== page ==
Biography of a Germ
, Jan 1, 2000
- 178 pages
This is high drama played out on a very small stage: a microbe's life seen from its own point of view. The bacterium "Borrelia burgdorferi (Bb for short) is a tiny, pale spiral, invisible to the naked eye, yet no one could invent a life so ingenious, or one so tied to so many creatures' fates. We know Bb as the germ that causes Lyme disease, but that is just one recent chapter in its age-old struggle to survive. In this brilliant and original book, Arno Karlen takes readers on a fantastic journey through Bb's world--its ancestry and evolution, its day-to-day life, its perilous travels through ticks, mice, and deer, and, finally, its collision with humanity. Its life evokes the vast ecological web in which we and Bb are threads.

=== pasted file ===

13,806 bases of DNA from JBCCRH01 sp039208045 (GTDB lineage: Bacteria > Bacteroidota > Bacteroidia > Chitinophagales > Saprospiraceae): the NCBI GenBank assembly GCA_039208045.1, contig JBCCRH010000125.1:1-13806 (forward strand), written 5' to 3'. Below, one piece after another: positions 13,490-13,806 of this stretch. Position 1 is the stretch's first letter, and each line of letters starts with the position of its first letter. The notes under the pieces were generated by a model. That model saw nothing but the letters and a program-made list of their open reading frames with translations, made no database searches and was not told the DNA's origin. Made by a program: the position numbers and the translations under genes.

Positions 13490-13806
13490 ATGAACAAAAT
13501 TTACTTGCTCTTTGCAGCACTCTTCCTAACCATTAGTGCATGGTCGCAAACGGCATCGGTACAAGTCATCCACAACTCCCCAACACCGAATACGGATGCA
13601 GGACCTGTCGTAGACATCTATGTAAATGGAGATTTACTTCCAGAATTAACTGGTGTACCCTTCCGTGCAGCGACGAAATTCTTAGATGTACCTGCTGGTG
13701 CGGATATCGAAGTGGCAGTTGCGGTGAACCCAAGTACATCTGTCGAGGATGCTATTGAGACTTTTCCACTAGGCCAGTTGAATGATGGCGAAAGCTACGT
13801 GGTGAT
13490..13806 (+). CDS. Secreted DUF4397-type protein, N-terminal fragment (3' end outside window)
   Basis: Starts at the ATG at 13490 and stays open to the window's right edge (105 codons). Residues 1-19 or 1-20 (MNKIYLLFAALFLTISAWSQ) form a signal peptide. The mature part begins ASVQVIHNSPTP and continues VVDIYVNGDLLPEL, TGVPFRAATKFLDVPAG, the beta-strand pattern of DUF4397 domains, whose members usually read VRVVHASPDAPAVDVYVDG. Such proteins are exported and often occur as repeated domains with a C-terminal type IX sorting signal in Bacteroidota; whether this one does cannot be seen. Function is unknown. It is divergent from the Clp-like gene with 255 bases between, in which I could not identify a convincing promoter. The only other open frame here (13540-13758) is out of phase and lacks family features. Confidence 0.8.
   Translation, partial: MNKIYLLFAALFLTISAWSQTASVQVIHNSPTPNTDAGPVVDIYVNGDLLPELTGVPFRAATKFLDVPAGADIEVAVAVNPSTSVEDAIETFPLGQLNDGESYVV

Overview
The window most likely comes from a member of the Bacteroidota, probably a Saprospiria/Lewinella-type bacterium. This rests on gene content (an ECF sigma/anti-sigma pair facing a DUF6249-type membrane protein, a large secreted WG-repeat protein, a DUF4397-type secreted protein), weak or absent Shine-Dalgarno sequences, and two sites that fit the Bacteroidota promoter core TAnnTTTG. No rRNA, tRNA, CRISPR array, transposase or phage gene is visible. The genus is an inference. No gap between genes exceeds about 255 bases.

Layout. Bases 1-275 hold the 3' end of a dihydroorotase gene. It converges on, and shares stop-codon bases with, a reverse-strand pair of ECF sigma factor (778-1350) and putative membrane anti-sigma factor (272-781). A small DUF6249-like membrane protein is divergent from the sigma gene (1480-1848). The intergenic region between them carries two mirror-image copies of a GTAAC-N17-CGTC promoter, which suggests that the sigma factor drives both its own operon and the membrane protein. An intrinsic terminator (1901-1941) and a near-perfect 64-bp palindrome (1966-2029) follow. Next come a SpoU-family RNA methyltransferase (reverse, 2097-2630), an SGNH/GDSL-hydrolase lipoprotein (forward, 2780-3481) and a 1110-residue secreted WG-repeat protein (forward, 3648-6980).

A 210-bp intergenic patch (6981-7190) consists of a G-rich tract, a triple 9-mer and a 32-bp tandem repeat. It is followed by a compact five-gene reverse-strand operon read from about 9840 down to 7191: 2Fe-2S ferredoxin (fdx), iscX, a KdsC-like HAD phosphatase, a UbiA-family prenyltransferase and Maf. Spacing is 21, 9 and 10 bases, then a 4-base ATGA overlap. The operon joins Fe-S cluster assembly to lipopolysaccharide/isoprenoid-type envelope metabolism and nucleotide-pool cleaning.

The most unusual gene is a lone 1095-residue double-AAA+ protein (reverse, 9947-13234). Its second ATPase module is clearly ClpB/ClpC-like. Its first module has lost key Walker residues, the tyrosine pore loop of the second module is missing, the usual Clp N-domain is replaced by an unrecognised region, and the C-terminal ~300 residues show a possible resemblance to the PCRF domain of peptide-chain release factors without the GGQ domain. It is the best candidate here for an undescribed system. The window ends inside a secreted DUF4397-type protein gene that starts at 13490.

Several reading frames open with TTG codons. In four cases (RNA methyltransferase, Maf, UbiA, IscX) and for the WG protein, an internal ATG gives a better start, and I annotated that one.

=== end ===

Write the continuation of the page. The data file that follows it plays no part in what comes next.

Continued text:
Bb is of special interest because it is one of a score of microbes that recently shifted to humans from other species, causing such epidemics as Lyme disease and AIDS. Like its microbial brethren, Bb entered our bodies because we invited it to, by changing our environment and behavior. Its history shows how germs, their hosts, and their shared environment all shape one another.
But Bb is fascinating in its own right, a distinctive member of bacteria's invisible kingdom. And its story is an homage to the researchers who discovered it, mapped its genes, and continue to explore it.
Imaginative, entertaining, and compelling, Biography of a Germ makes science pure pleasure.